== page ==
The JADENKÄ Program

Last registered on October 26, 2021


Trial Information

General Information

The JADENKÄ Program
Initial registration date
October 25, 2021

Initial registration date is when the trial was registered.

It corresponds to when the registration was submitted to the Registry to be reviewed for publication.

First published
October 26, 2021, 3:00 PM EDT

First published corresponds to when the trial was first made public on the Registry after being reviewed.



Primary Investigator

Inter-American Development Bank (IDB)

Other Primary Investigator(s)

PI Affiliation
Innovations for Poverty Action

Additional Trial Information

Start date
End date
Secondary IDs
Prior work
This trial does not extend or rely on any prior RCTs.
To provide experimental evidence on the effectiveness of an ethnomathematics education program, in this article we evaluate the impact of JADENKÄ, an intercultural bilingual program designed to increase the mathematical and ethnomathematical skills of the Ngäbe preschoolers, within the comarca Ngäbe-Buglé in Panama. Our experimental results indicate positive effects of the program on the mathematical and ethnomathematical skills of students. The magnitude of the impact on mathematics (0.12-0.18 s.d.) is comparable to other intercultural bilingual education preschool programs in low- and middle-income countries. In ethnomathematics the impact is around 0.23 s.d. Additionally, and consistent with other studies, we find that JADENKÄ has a positive effect on the cultural identity of students. Second, results suggest that the effect of the program in ethnomathematics is higher for students who speak Ngäbere and for those whose teacher identifies as Ngäbe. Finally, the program increased teachers’ ethnomathematical skills and knowledge of the Ngäbere language and culture. Contrary to the positions of some critics on the implementation of an ethnomathematics curriculum, our findings indicate that a well-designed ethnomathematics program can reduce the indigenous achievement gap without putting students in a dilemma between their academic learning and their identity, culture, and language.
External Link(s)

Registration Citation

Hernandez-Agramonte, Juan Manuel and Emma Naslund-Hadley. 2021. "The JADENKÄ Program ." AEA RCT Registry. October 26.
Sponsors & Partners


Experimental Details


The JADENKÄ intercultural bilingual mathematics program was designed to improve learning of preschoolers in the Ngäbe Buglé region, the largest and most populous of Panama’s indigenous comarcas. The preschools in the comarca follow the national curriculum, which encompasses a module on Mathematical Logical Thinking that covers concepts aligned with those taught internationally in preschool and kindergarten. These include geometry, spatial relations, measurement, the ability to use and relate numbers, their basic operations, symbols and forms of expression and mathematical reasoning to solve problems of daily life in children’s social environment (MEDUCA, 2014). This national mathematics curriculum is intended to be taught through 60-minute daily lessons throughout the 200-day academic year.
Intervention Start Date
Intervention End Date

Primary Outcomes

Primary Outcomes (end points)
cultural identity, mathematics skills, and ethnomathematics skills
Primary Outcomes (explanation)
An intercultural bilingual education approach could potentially have an effect on cultural knowledge and cultural identity. To measure possible effects in this dimension, a module was included that had three areas related to cultural identity: knowledge, perception, and attitude (Sparks, 1992).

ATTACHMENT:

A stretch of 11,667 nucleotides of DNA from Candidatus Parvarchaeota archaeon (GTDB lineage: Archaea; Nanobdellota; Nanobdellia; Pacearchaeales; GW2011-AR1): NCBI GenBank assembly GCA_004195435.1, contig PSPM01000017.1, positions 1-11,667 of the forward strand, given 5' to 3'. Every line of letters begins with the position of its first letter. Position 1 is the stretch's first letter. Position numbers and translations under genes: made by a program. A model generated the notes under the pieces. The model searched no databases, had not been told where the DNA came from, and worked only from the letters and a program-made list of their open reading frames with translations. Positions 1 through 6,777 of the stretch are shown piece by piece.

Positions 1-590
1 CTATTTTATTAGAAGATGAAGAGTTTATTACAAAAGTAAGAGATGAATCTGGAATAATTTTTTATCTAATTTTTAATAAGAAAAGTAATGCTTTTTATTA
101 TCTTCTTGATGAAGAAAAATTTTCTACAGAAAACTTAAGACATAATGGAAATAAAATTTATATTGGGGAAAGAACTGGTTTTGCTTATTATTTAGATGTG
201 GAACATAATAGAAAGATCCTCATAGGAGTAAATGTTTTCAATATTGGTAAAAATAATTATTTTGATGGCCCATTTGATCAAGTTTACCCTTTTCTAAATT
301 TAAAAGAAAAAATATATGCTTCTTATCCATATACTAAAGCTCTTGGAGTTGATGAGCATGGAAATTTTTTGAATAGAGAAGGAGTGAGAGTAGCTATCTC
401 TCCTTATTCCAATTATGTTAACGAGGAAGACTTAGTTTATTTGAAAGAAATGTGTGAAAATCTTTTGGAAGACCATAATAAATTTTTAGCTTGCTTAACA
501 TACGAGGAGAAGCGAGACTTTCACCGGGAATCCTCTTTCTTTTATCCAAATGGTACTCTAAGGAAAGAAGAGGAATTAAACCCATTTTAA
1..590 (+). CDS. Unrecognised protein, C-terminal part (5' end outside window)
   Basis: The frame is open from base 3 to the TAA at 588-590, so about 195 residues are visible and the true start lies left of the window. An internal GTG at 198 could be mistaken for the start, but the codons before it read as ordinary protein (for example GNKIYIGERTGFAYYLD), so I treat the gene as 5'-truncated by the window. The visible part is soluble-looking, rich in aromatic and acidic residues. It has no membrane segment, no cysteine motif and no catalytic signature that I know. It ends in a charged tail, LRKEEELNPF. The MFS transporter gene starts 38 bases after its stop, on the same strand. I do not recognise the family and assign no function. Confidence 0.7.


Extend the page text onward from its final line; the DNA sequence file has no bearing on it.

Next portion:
Secondary Outcomes

Secondary Outcomes (end points)
Spanish, Ngabere
Secondary Outcomes (explanation)

Experimental Design

Experimental Design
A stratified randomization strategy was used to assign the 373 schools in the sample to the treatment and control groups. This strategy groups the schools into different strata and, within these strata, the schools are randomly assigned to either the treatment or control group. This method increases the probability that the groups are balanced, on average, compared to simple randomization in the case of small samples (Bruhn & McKenzie, 2009). To generate the strata, two variables were used: (i) the geographical area where the school is located: Bocas del Toro, Chiriquí, Veraguas, Nedrini, Kädri, and Ño Kribo; and (ii) the type of education offered at the school: formal, CEFACEI, or both . The final sample includes 125 schools in the control group and 248 schools in the treatment group. The evaluation was carried out in the same sample of schools during the years 2018 and 2019, that is, those schools that received the program in 2018 continued to implement it in 2019 as well. However, each year a different cohort of students participated.
Experimental Design Details
Randomization Method
Randomization was done in office by a computer.
Randomization Unit
Randomization was conducted at the school level.
Was the treatment clustered?

Experiment Characteristics

Sample size: planned number of clusters
373 schools
Sample size: planned number of observations
2018: 2,216 2019: 2,699
Sample size (or number of clusters) by treatment arms
The sample size was 373 schools, divided into 125 schools in the control group and 248 schools in the treatment group.
Minimum detectable effect size for main outcomes (accounting for sample design and clustering)
0.10 s.d.

Institutional Review Boards (IRBs)

IRB Name
Innovations for Poverty Action (IPA)
IRB Approval Date
IRB Approval Number


Post Trial Information

Study Withdrawal

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Is the intervention completed?
Data Collection Complete
Data Publication

Data Publication

Is public data available?

Program Files

Program Files
Reports, Papers & Other Materials

Relevant Paper(s)

Reports & Other Materials